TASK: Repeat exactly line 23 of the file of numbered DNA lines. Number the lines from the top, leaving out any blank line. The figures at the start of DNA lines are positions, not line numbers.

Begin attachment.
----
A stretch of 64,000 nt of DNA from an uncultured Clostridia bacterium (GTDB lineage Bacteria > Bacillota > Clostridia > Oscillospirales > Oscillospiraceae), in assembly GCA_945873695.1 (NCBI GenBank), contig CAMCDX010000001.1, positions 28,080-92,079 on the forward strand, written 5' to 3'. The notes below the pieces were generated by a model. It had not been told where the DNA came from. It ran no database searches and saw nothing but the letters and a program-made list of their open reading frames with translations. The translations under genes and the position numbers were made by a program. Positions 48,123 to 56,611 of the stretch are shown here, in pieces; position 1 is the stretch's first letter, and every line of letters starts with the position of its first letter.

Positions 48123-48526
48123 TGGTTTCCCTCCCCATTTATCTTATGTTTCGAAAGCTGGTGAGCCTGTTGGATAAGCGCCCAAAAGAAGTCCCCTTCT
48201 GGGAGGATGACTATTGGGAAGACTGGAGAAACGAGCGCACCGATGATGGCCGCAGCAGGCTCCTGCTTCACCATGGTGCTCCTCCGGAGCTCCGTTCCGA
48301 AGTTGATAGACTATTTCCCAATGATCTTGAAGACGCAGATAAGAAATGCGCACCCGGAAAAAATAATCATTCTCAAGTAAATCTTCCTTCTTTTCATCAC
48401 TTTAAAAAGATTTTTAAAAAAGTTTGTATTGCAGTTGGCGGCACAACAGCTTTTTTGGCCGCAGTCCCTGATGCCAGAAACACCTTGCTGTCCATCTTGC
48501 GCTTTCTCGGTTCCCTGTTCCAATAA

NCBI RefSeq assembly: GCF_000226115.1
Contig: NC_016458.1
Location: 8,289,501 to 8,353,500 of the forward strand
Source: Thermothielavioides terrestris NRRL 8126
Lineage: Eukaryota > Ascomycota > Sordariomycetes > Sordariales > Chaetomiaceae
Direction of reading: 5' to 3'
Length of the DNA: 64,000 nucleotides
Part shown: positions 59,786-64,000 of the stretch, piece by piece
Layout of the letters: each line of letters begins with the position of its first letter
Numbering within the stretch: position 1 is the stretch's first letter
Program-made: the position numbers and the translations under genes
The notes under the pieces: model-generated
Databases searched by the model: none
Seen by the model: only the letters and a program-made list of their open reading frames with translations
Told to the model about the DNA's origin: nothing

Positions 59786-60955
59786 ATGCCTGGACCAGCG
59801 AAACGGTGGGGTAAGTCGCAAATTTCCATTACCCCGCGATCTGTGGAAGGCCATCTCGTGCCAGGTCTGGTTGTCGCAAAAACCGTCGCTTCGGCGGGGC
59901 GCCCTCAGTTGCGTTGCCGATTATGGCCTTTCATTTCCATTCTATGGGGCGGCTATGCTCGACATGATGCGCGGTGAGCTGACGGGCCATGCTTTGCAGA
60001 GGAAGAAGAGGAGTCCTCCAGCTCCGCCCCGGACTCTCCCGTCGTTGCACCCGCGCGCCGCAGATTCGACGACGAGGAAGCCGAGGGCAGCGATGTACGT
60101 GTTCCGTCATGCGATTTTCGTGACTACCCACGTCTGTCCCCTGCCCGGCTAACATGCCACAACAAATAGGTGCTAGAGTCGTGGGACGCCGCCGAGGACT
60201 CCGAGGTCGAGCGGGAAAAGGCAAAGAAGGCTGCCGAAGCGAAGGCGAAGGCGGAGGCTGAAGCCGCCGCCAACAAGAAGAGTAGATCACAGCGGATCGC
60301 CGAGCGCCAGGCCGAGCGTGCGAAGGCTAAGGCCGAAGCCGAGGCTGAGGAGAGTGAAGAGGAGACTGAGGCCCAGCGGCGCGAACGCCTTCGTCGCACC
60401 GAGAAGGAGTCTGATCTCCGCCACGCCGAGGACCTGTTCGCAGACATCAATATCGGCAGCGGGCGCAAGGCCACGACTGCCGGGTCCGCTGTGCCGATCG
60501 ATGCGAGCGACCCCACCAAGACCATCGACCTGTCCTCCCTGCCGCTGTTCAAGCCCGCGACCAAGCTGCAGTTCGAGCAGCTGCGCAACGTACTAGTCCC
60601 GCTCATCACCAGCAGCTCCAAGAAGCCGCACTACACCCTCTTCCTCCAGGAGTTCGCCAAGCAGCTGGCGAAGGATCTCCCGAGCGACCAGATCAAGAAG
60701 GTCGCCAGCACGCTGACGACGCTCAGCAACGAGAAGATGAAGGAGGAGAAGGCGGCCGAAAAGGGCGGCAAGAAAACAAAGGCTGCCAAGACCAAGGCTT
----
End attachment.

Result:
Positions 59786-60955